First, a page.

This section provides an overview of the Energy and Greenhouse Gas Emissions (GHG) topic as it relates to transportation and describes a range of programs, policies, case studies and other resources related to energy consumption and mitigation of greenhouse gas emissions from the transportation sector. Issues include the following:
GHG emissions from transportation accounts for about 27% of GHG emissions in the U.S., second only to electricity generation (31%) (2013 USEPA). Within the transportation sector, light-duty vehicles were the largest category (60%) and medium- and heavy-duty trucks made up the second largest category (23%). From 1990-2013, GHG emissions in the transportation sector increased more in absolute terms than any other sector (i.e. electricity generation, industry, agriculture, residential, or commercial). (U.S. Transportation Sector Greenhouse Gas Emissions 1990-2013, U.S. EPA)
Transportation energy and climate change are closely intertwined since GHG emissions are a directly related to energy consumption. Global transportation energy demand is expected to increase substantially without implementation of aggressive policies, and could potentially be the fastest-growing end-use sector. (See p. 603 of IPCC Fifth Assessment Report WG III Chapter 8.)
For the most part, efforts to meet energy use reduction goals also will reduce transportation’s GHG emissions.
GHG Reduction Strategies
Strategies to reduce transportation GHG emissions and energy include the following:
New York State DOT’s Climate Change and Energy Initiative is an example of the wide range of efforts transportation agencies are taking to reduce greenhouse gas emissions and reliance on petroleum products.
Transportation agencies use a variety of methods to estimate GHG emissions and analyze GHG reduction strategies, including the following examples:
FHWA has developed a handbook detailing a variety of step-by-step procedures to help transportation agencies of all levels of technical capability evaluate the GHG implications of their plans.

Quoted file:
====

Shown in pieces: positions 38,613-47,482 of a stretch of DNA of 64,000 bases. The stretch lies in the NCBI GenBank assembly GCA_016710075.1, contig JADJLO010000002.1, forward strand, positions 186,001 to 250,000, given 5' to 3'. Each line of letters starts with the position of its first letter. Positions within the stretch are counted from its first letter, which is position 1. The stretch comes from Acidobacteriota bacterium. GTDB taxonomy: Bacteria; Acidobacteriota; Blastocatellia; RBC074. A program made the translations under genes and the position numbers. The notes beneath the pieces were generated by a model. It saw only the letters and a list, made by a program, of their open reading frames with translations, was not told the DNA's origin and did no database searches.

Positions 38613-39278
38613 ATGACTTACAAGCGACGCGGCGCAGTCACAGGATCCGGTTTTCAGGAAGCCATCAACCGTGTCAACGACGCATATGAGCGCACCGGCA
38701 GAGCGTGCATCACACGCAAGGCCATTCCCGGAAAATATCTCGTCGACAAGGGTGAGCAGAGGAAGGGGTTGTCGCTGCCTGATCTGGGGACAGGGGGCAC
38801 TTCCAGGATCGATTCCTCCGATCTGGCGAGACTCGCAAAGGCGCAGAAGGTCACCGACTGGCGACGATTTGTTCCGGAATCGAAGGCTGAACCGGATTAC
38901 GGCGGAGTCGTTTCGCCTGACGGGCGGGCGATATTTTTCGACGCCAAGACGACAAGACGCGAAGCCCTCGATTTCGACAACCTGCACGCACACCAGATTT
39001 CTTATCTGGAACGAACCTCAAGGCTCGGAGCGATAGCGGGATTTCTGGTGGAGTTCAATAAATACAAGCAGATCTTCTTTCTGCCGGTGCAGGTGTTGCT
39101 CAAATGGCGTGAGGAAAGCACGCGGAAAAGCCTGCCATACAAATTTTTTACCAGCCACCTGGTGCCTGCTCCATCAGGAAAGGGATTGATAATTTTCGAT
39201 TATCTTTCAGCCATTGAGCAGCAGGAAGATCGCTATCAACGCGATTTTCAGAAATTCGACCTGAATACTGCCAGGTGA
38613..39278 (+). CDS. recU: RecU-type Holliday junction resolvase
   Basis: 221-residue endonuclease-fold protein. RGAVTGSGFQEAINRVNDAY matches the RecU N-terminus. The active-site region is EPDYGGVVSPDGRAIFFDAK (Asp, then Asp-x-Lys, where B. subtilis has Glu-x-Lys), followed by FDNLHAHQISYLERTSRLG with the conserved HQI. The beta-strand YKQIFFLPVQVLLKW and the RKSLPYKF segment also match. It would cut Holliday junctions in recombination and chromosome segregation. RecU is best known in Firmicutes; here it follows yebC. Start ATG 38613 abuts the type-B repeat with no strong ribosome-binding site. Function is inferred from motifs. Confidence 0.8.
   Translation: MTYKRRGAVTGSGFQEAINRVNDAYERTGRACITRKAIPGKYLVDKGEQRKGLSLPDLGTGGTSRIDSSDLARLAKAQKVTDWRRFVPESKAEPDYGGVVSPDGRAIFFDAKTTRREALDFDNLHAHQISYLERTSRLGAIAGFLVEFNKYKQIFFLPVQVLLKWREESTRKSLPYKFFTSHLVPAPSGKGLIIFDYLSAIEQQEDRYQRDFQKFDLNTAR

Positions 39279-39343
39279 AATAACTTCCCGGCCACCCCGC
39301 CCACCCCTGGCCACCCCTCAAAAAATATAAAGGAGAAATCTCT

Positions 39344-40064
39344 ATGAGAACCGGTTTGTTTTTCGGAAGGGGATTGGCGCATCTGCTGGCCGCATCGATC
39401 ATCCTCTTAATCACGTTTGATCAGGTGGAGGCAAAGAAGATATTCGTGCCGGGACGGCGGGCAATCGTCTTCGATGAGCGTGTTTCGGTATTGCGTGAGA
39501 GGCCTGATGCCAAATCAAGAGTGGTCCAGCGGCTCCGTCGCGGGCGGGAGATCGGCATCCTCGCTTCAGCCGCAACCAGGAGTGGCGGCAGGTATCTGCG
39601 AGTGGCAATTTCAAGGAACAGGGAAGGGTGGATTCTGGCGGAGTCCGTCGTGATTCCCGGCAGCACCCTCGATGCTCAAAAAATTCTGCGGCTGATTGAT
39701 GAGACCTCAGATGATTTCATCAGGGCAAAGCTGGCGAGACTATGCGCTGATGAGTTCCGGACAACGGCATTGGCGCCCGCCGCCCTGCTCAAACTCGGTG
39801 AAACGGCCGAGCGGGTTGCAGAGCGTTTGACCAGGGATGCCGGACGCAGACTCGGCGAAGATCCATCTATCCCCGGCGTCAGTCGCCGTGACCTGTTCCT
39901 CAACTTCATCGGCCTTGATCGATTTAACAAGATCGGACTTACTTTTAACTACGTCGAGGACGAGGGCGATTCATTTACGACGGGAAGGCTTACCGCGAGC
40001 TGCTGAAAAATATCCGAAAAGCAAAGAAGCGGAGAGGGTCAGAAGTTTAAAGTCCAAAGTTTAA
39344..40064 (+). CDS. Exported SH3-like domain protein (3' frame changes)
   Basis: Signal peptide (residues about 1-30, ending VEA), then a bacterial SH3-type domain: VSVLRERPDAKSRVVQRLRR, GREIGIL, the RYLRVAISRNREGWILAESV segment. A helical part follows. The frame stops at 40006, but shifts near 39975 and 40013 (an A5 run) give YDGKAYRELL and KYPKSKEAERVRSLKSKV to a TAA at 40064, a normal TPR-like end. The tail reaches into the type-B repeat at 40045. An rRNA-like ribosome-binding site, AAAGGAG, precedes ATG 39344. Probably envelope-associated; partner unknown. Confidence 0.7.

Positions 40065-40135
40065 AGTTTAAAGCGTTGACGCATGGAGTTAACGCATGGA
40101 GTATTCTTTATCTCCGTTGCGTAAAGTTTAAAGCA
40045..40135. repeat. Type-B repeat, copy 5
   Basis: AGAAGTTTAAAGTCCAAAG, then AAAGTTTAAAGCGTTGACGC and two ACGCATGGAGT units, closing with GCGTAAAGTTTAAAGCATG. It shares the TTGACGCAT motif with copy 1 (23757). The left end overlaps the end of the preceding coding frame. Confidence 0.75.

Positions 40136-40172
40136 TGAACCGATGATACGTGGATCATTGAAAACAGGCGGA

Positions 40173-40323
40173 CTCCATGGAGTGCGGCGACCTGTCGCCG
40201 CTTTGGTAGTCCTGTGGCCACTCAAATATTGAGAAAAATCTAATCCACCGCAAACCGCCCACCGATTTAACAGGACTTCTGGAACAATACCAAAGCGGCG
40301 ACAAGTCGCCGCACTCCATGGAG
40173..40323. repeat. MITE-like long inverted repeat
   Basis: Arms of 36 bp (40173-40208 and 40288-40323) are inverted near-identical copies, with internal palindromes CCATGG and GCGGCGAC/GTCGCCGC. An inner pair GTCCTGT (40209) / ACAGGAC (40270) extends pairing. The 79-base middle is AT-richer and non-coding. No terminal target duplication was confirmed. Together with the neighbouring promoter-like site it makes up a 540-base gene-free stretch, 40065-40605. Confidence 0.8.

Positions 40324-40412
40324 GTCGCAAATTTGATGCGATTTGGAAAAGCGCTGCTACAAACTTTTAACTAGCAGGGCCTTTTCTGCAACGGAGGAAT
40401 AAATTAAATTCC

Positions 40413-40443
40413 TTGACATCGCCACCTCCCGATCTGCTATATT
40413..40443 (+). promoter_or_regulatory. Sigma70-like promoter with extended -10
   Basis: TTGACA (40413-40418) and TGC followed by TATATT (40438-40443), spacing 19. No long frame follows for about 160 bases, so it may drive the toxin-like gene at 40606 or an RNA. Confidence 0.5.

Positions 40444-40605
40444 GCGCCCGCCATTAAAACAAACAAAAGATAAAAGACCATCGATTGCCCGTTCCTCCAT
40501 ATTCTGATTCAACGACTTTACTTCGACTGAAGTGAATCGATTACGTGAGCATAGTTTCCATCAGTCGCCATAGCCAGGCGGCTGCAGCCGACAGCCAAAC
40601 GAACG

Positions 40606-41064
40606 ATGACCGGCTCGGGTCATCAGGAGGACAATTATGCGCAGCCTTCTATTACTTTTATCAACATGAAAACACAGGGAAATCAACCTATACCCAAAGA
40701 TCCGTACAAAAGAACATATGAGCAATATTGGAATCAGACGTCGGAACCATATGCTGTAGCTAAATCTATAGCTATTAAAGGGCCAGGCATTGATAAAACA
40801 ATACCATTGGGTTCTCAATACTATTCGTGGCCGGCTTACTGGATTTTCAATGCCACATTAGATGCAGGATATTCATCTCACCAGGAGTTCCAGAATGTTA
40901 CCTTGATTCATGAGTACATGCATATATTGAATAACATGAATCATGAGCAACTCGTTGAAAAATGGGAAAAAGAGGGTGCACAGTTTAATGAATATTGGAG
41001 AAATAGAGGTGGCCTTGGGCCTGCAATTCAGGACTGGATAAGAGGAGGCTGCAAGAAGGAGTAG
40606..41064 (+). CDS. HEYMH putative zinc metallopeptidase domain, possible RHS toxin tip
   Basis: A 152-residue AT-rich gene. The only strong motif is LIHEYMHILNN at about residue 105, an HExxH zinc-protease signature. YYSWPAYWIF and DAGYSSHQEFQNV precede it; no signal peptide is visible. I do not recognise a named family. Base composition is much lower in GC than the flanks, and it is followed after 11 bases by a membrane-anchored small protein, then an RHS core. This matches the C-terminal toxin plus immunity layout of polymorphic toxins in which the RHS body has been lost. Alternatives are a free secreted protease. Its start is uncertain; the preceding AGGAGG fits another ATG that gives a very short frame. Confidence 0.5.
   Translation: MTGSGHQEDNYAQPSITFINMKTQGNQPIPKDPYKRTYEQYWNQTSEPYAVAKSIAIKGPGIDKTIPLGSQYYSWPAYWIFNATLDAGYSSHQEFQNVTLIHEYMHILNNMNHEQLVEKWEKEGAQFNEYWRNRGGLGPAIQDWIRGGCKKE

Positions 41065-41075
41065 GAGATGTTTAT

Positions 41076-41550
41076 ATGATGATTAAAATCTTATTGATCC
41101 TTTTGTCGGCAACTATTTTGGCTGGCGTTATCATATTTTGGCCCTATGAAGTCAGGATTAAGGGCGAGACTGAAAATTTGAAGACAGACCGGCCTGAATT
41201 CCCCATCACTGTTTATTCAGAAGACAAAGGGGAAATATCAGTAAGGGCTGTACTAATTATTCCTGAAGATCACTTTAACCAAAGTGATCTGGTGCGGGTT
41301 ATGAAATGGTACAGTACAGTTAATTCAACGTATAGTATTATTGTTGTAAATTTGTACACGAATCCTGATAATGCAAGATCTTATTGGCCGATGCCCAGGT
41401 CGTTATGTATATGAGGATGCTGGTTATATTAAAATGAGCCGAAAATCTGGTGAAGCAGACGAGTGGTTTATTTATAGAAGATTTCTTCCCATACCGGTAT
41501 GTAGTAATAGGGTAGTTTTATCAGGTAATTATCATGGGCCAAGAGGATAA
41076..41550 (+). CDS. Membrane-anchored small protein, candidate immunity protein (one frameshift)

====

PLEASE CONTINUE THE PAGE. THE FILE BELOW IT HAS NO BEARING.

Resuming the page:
For states with modeling expertise and advanced analytic needs, FHWA has produced the Energy and Emissions Reduction Policy Analysis Tool (EERPAT). The tool is designed to “assist state transportation agencies with analyzing greenhouse gas reduction scenarios and alternatives for use in the transportation planning process, the development of state climate action plans, scenario planning exercises, and to measure the reduction potential of various transportation strategies to meet state greenhouse gas reduction goals and targets.” EERPAT is based on the GreenSTEP model developed by the Oregon DOT.
Tools are also available to support analysis of GHG emissions associated with the construction and maintenance of transportation facilities. FHWA’s Infrastructure Carbon Estimator is a spreadsheet tool that estimates the lifecycle energy and GHG emissions based on simple data inputs related to projects or transportation plans. For
projects with detailed engineering analysis, the National Cooperative Highway Research Program (Project 25-25/Task 58) developed a spreadsheet-based calculator tool, the Greenhouse Gas Calculator for State Departments of Transportation (GreenDOT). The tool estimates CO2 emissions from state DOT construction, maintenance, and operations, including emissions from electricity used in roadways, on-road vehicle fleets, emissions from off-road equipment, and embodied energy in materials used during construction.
In 2016, the White House Council on Environmental Quality (CEQ) issued final guidance for how federal agencies should consider GHG emissions and climate change in project-level National Environmental Policy Act (NEPA) documentation.
The guidance urges agencies to quantify an action's projected direct and indirect GHG emissions, taking into account available data and suitable GHG quantification tools. It also recommends that agencies use projected GHG emissions as a proxy for assessing potential climate change effects when preparing a NEPA analysis for a proposed agency action. For more information, link to the final guidance.
In 2008, Washington State DOT (WSDOT) first issued guidance for addressing project-level GHG emissions in environmental documentation, including a standard process and template. WSDOT has separate guidance on climate change evaluations on impacts of climate change to transportation infrastructure. The WSDOT Environmental Procedures Manual provides direction to project teams on addressing climate change and project-related GHG emissions in EAs and EISs.
The FHWA Climate Change Mitigation web page has resources related to GHG emissions and mitigation in transportation.
Also see related topics on the Center website, including: Air Quality, Health and Human Environment, and Sustainability and the AASHTO Resilient and Sustainable Transportation Systems Program.
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